The British Museum, in conjunction with its exhibit on Pompeii and Herculaneum, has released an iOS App for the iPhone ($2.99) and the iPad ($5.99). The application allows users to explores the cities via interactive maps, view objects in high resolution and contextual detail, an in depth timeline, and the aftermath of the eruption (including the city’s later discovery and excavation). The application draws from archaeological discoveries, the remains at the cite, historical sources (specifically the account of Pliny the Younger).
Right now, the application is limited to iOS devices but an Android version is planned to be released in May 2013.
“There was in their city a bronze image of Cronus extending its hands, palms up and sloping toward the ground, so that each of the children when placed thereon rolled down and fell into a sort of gaping pit filled with fire.” Hist20.14.6
New research suggests that the child burials of Carthage may not in fact be evidence of the practice (or at least of it being wide-spread). Rather, they are burial sites for infants and fetuses that died as a result of premature birth. Infant mortality was high in the ancient world (in some cases, 40% of children died before reaching their fifth birthday). The loss of a child during pregnancy or birth was also a common occurrence.
Jeffrey Schwartz, Ph.D. asserts that the majority of burials found here represent children that died of natural causes and not from the horrific murder of infants to the God Ba’al.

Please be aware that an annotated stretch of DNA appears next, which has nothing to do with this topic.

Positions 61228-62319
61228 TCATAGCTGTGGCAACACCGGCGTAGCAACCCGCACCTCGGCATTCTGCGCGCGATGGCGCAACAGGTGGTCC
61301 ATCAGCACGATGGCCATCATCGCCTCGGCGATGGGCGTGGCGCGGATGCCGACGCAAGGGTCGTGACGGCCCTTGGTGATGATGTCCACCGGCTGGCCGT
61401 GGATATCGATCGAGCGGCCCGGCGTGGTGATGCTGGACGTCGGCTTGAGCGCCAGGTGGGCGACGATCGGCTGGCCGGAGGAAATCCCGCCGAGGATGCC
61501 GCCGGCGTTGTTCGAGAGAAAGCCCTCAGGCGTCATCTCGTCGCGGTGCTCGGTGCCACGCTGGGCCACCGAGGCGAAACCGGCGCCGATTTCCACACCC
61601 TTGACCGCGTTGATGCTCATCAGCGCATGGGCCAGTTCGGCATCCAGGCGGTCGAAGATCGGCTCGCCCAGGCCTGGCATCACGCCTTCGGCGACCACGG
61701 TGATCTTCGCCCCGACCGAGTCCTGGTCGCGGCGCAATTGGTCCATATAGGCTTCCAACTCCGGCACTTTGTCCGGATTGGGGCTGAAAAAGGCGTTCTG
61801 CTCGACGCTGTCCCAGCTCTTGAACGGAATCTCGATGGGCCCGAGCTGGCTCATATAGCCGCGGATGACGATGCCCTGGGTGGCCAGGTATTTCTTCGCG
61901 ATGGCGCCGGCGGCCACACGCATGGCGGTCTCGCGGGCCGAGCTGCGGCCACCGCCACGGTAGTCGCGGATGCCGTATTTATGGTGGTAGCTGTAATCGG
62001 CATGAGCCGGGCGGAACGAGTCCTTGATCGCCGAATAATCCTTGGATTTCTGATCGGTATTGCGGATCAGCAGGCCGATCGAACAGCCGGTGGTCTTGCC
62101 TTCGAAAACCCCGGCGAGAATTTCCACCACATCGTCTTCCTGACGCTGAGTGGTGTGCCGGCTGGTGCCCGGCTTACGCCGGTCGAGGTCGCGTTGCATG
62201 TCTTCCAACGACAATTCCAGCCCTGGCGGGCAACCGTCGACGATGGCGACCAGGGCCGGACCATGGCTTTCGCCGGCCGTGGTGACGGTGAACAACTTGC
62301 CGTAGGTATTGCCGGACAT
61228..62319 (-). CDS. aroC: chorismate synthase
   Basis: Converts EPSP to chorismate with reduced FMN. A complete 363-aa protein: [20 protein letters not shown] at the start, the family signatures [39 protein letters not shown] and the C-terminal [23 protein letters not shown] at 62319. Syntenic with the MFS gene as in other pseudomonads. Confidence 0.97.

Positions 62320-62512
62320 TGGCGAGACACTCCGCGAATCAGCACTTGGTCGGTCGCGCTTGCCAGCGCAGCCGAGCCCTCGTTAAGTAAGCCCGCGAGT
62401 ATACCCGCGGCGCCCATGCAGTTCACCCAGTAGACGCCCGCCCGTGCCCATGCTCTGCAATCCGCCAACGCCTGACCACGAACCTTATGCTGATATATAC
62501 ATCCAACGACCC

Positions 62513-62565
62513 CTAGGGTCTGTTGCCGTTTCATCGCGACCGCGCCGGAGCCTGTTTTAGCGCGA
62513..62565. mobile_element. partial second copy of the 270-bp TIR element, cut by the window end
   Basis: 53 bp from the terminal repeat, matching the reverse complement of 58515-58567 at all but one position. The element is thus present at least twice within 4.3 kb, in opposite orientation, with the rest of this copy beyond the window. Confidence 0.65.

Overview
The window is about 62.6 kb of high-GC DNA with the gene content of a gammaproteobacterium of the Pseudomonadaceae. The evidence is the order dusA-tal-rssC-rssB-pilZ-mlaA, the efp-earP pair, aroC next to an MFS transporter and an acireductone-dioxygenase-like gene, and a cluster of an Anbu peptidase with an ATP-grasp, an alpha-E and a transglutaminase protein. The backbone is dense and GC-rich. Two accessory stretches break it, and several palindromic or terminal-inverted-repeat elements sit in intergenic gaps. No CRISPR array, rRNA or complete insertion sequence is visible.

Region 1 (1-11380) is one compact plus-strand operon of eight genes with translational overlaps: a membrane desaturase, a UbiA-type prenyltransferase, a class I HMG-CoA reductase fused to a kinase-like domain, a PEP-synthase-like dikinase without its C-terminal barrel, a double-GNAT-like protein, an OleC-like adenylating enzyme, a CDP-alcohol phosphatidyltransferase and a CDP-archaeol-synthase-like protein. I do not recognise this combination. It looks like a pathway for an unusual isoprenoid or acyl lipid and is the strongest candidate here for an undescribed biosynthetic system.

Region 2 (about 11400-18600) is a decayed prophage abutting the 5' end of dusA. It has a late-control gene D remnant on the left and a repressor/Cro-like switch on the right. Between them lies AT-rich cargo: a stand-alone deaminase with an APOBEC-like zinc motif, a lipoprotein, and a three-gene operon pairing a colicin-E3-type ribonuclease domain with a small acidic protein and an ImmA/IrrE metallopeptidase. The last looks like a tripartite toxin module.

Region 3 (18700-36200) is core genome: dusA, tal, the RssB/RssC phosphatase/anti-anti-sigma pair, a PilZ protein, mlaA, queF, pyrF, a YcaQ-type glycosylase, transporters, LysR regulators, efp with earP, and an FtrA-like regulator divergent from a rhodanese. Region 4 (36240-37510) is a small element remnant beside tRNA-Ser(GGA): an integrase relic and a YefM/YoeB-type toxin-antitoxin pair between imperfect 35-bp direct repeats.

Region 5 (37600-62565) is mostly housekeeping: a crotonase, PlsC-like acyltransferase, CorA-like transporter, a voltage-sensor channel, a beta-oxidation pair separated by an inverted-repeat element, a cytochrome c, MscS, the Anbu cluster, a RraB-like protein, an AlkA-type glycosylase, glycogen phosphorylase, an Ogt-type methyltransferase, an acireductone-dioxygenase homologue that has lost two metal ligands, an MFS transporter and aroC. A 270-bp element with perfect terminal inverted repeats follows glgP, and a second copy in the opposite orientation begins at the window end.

To learn more about these findings, read the article at MSNBC or purchase the more extensive Academic Journal Article at Antiquity.
Caesarion, a potential and dangerous heir to rival Augustus, was put to death. However, the children of Antony and Kleopatra were actually given to Augustus’s sister, Octavia (the Roman legal wife of Mark Antony) to raise and educate. Reportedly, she loved them deeply and grieved the loss of her adopted sons. Years later, the sons of Antony would disappear from history, but the daughter, Kleopatra Selene, was married off to King Juba II (a prominent Eastern King) and seemed to serve as co-regent.
Construction workers laying ground for a new hotel in the region of Roman Bath hit upon the largest hoard of Roman coins ever uncovered in England. The hoard contains more than 30,000 silver pieces dating to around 270 CE. This time period coincides with withdrawal of the Roman Empire from the frontier and waves of “barbarian” invasions on the island. In a time before banks, rapid burials of ones personal assets was common (and if the owner didn’t return for some reason, they are regularly found by construction workers and treasure hunters with metal detectors).
The coins at some point were exposed to extreme heat and are fused together – making precise dating and identification difficult.
“Conservators at the British Museum are taking a whole year to do the work. There are believed to be more than 30,000 coins, making this one of the fifth largest hoards ever found in Britain and the largest from a Roman town,”
Although the Romans never actually went to ireland, confining themselves to the Big Island (and only making a brief foray into Scotland), it turns out that the Irish occupants did in fact interact with the Romans.
A new Irish Archaeological organization called the Discovery Programme is beginning to research how much of the Romans impacted and interacted with the Irish (including investigations into the possibility of a Roman invasion). While Irish archaeologists have uncovered Roman goods (ceramic-ware, beads, jewelry, etc), until now there has been little investigation into Ireland’s “Roman heritage.”
This edition of Archaeology Magazine highlights the quest of modern archaeologists and explorers in locating the original source of the famed Aqua Traina – built by the Emperor Trajan in the 1st century CE. Aqueducts were the key to sustaining the large population of the ancient city of Rome and even today, stand as a testament to Roman engineering and industrialization.